soccer in los angeles?

david is a punk

Once again we have an example of how athletes and fans relate to spectator sports. As it has often been lately, this one comes from the world of soccer. David Beckham, a fine soccer player who has been called overrated for so long that he’s probably underrated, did certain things that made sense to him. He came to play for Los Angeles in MLS … got paid lots of money, got the new experience of living in America, got to introduce himself on the field of play to an entire new group of fans. He never denied that playing for England is his #1 priority. During the offseason between the 2008 and 2009 MLS seasons, Beckham was loaned to AC Milan, one of the biggest clubs in the world and a fine showcase for Beckham’s skills as he tried to continue to impress England national manager Fabio Capello (who played and coached at Milan). Beckham was scheduled to return to Los Angeles for the start of the 2009 MLS season.

During his stay in Milan, Beckham said he wanted to stay in Italy. A sale did not occur, but the loan was extended to July. This allowed Becks to finish the Italian season (they play on a different schedule than MLS), after which he would join Los Angeles in mid-July.

There is nothing odd about this from David Beckham’s perspective. He wants to play, in particular for the English national team, he wants to get paid, he wants high-level competition … and, for some reason, he also wants to play at least part of the time in America.

From the perspective of the Los Angeles fans, though, Beckham’s actions mark him as a traitorous punk. He came to LA, led the team to … well, to nothing … sold a lot of jerseys, then took off the first chance he got for Italy, from where he announced that he didn’t want to come back to the States. There is nothing odd about this from the fan’s perspective. An expensive superstar used MLS (not that they didn’t use him right back), and crapped on LA fans.

And so, of course, on his return to Los Angeles in a Galaxy uniform, he was booed by the fans of his own team. The Riot Squad, the primary group of fanatical Galaxy fans (and they’re good at what they do, as much as it pains me to say it as an Earthquakes fan who hates them), may not represent Betty Joe in the crowd who loves Becks and Posh, but they most certainly do represent fans who believe in club over pretty much everything. As they see it, Beckham’s a punk, and they let him know.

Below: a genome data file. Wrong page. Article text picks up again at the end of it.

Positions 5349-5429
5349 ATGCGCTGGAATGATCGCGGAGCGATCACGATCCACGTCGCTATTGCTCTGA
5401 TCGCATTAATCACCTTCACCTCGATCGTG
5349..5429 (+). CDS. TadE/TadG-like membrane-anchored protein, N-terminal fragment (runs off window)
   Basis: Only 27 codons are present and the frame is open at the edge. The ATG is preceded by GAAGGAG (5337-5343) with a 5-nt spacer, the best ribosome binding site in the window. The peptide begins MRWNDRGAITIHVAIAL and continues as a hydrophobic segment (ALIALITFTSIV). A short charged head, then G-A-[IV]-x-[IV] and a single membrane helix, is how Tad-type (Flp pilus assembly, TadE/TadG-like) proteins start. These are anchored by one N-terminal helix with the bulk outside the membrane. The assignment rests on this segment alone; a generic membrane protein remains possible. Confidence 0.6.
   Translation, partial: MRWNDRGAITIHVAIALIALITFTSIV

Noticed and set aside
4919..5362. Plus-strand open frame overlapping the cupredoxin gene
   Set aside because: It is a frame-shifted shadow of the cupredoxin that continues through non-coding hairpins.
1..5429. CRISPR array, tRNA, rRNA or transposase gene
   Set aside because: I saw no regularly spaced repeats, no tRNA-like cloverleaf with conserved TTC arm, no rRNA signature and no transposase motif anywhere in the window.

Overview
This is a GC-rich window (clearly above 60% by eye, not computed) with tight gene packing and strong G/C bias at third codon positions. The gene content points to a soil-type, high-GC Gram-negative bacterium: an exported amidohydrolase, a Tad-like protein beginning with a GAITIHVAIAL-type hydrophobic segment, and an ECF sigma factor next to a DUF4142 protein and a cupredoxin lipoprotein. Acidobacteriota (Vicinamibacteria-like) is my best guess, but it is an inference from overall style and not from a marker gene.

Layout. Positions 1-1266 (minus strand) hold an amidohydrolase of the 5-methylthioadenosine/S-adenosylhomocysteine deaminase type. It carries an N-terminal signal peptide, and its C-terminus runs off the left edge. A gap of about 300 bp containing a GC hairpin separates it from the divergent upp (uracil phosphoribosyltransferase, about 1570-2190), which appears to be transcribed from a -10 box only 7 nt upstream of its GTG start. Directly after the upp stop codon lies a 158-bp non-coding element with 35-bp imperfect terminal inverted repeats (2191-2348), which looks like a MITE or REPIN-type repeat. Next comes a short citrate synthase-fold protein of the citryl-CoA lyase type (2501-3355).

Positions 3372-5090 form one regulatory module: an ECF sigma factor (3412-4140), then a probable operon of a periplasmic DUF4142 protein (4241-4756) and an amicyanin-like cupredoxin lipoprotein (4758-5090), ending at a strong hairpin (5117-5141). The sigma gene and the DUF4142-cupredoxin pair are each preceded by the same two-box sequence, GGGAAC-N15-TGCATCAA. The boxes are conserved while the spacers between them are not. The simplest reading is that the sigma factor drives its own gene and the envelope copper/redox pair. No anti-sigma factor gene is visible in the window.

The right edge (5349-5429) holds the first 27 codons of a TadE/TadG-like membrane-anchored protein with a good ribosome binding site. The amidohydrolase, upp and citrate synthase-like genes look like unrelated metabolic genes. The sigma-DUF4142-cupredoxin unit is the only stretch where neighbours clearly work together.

Beckham eventually went over to the section in the stands where the Riot Squad attends matches and challenged them to come on down. One of them did … the cops immediately threw him down, and he is now apparently banned for life from attending Galaxy matches. Meanwhile, David Beckham didn’t even get as much as a reprimand from the league. [see below for more]

Right or wrong, better or worse, a fan looks at an athlete and sees a jersey, not a person. They want to know that the athlete respects the jersey. And when the athlete moves on to other teams, as they almost always do, the way they speak of their previous fans says a lot about how they will be treated by those fans. David Beckham doesn’t give two shits about the Galaxy jersey, and that’s why his own fans booed him.

I’ll finish with a baseball example, since most people reading this don’t care about soccer. Brett Butler was a terrific leadoff hitter and centerfielder for the Giants for three years between 1988-90. When he left the team, he could have easily become one of those players who are still treated well when they come to San Francisco … Will Clark gets a standing ovation whenever he shows up at China Basin, for instance. Butler, though, did two things Clark did not: he signed for the Dodgers, and he said upon joining the team that it was fulfilling a lifelong dream. At that moment, Butler guaranteed that he would be booed by Giants fans for the rest of his career.

Fans and athletes have different reasons for participating in spectator sports. I don’t know why the likes of David Beckham don’t understand this.

[Addendum: the LA Riot Squad issued a statement on the events of the day. It isn't clear whether the fan was banned. The statement itself is worth reading: "We don't fault David for his desire to play for his country and for playing abroad during the off season, but we do find fault with his stated desire to play in Europe rather than the Galaxy. After going out on loan last winter to Milan, Beckham shortly made it clear that he no longer wanted to play for the Galaxy. He returned this month only because he and Milan were unwilling to meet AEG/MLS' price for a transfer, yet his public comments don't reflect this reality. Rather, he has rather unbelievably said he is 'fully committed' to the Galaxy, as if repetition can make it so. He has been unable or unwilling to show any understanding of why the fans are disappointed with his actions and choices. We chose a friendly match, one arranged as part of the payment by Beckham and Milan to extend his loan, to let him know that if he was unhappy to be here, we were unhappy too."]

[Further addendum: Beckham was fined by MLS.]